Tammy

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The Lying Game by Ruth Ware
The Lying Game
by Ruth Ware (Goodreads Author)
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The Last Ballad by Wiley Cash
The Last Ballad
by Wiley Cash (Goodreads Author)
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The Almost Sisters by Joshilyn Jackson
The Almost Sisters
by Joshilyn Jackson (Goodreads Author)
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On Turpentine Lane by Elinor Lipman
On Turpentine Lane
by Elinor Lipman (Goodreads Author)
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Only Ever You by Rebecca Drake
Only Ever You
by Rebecca Drake (Goodreads Author)
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Only Ever You by Rebecca Drake
Only Ever You
by Rebecca Drake (Goodreads Author)
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Sing, Unburied, Sing by Jesmyn Ward
Sing, Unburied, Sing
by Jesmyn Ward (Goodreads Author)
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The Second Mrs. Hockaday by Susan  Rivers
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The Road to Bittersweet by Donna Everhart
The Road to Bittersweet
by Donna Everhart (Goodreads Author)
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I so enjoyed this book and spending time with Wallis Ann Stamper. Even though the main character is much younger than me I found myself wanting to be more like her! Most have described this as a coming-of-age story and I would agree with that. I am a ...more
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The Dry by Jane Harper
The Dry (Aaron Falk, #1)
by Jane Harper (Goodreads Author)
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More of Tammy's books…
Natalie Goldberg
“No matter what a person does to cover up and conceal themselves, when we write and lose control, I can spot a person from Alabama, Florida, South Carolina a mile away even if they make no exact reference to location. Their words are lush like the land they come from, filled with nine aunties, people named Bubba. There is something extravagant and wild about what they have to say — snakes on the roof of a car, swamps, a delta, sweat, the smell of sea, buzz of an air conditioner, Coca-Cola — something fertile, with a hidden danger or shame, thick like the humidity, unspoken yet ever-present.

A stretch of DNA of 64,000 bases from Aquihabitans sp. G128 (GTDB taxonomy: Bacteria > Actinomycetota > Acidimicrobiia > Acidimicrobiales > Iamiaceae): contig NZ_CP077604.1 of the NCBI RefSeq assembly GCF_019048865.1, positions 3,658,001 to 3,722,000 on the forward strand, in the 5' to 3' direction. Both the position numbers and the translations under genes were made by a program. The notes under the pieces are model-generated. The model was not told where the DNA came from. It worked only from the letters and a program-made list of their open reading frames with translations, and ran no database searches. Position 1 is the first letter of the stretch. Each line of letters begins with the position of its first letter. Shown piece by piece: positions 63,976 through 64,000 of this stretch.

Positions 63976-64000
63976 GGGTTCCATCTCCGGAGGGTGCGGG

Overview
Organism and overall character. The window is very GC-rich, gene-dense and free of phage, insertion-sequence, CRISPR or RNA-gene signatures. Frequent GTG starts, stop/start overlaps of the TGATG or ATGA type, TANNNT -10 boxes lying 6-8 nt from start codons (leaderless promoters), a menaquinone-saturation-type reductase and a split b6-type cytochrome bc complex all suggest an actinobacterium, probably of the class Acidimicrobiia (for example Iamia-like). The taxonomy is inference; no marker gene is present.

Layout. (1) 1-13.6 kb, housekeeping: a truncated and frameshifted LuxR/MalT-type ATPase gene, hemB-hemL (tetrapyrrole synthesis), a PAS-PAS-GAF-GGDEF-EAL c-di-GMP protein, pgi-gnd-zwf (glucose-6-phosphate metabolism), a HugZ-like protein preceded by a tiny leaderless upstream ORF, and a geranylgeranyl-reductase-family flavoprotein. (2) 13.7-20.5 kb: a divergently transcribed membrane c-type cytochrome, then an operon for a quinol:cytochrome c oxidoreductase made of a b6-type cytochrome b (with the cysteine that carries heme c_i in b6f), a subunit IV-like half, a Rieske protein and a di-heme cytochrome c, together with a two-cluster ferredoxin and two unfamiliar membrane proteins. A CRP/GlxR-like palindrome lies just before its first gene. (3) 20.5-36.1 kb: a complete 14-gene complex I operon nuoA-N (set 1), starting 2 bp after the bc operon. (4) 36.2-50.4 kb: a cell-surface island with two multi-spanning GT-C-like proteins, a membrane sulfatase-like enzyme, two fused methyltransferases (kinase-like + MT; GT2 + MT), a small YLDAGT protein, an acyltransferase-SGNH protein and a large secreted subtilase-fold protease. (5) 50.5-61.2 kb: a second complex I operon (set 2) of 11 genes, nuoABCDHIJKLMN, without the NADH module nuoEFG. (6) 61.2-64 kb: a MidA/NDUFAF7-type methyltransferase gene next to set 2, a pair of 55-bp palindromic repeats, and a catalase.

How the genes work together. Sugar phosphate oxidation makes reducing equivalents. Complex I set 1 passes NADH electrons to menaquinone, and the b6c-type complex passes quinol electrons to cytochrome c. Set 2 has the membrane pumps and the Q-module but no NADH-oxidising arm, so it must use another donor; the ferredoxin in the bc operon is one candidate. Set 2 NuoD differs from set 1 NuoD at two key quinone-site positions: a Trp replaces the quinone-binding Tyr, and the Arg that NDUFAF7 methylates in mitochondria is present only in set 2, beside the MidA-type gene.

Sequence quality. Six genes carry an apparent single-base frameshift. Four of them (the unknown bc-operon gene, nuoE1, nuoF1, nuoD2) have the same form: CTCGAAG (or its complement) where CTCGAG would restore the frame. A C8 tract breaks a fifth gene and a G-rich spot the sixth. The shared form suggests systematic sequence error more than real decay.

Often when a southerner reads, the members of the class look at each other, and you can hear them thinking, gee, I can't write like that. The power and force of the land is heard in the piece. These southerners know the names of what shrubs hang over what creek, what dogwood flowers bloom what color, what kind of soil is under their feet.

I tease the class, "Pay no mind. It's the southern writing gene. The rest of us have to toil away.”
Natalie Goldberg

Laura     Miller
“His voice had this thick, Charleston accent, where every word had more syllables than ever intended, yet each word seemed as if it had been carefully chosen and presented in a way that only a man born and raised in the heart of the South could–distinguished and from a different time.”
Laura Miller, Butterfly Weeds

Jana Deleon
“I've barely said five words to you. What indication could you possibly have that I am a Yankee?"

"Well, we could start with the words 'what indication.' Someone from south of the Mason-Dixon would have said, 'Who the hell are you calling a Yankee?' Then we would have fought.”
Jana Deleon

Amanda Kyle Williams
“You learn to forgive (the South) for its narrow mind and growing pains because it has a huge heart. You forgive the stifling summers because the spring is lush and pastel sprinkled, because winter is merciful and brief, because corn bread and sweet tea and fried chicken are every bit as vital to a Sunday as getting dressed up for church, and because any southerner worth their salt says please and thank you. It's soft air and summer vines, pine woods and fat homegrown tomatoes. It's pulling the fruit right off a peach tree and letting the juice run down your chin. It's a closeted and profound appreciation for our neighbors in Alabama who bear the brunt of the Bubba jokes. The South gets in your blood and nose and skin bone-deep. I am less a part of the South than it is part of me. It's a romantic notion, being overcome by geography. But we are all a little starry-eyed down here. We're Rhett Butler and Scarlett O'Hara and Rosa Parks all at once.”
Amanda Kyle Williams

Kenny Chesney
“Southern girls are God's gift to the entire male population. There is absolutely no woman finer than one raised below the mason-dixon line and once you go southern may the good Lord help you - you never go back”
Kenny Chesney

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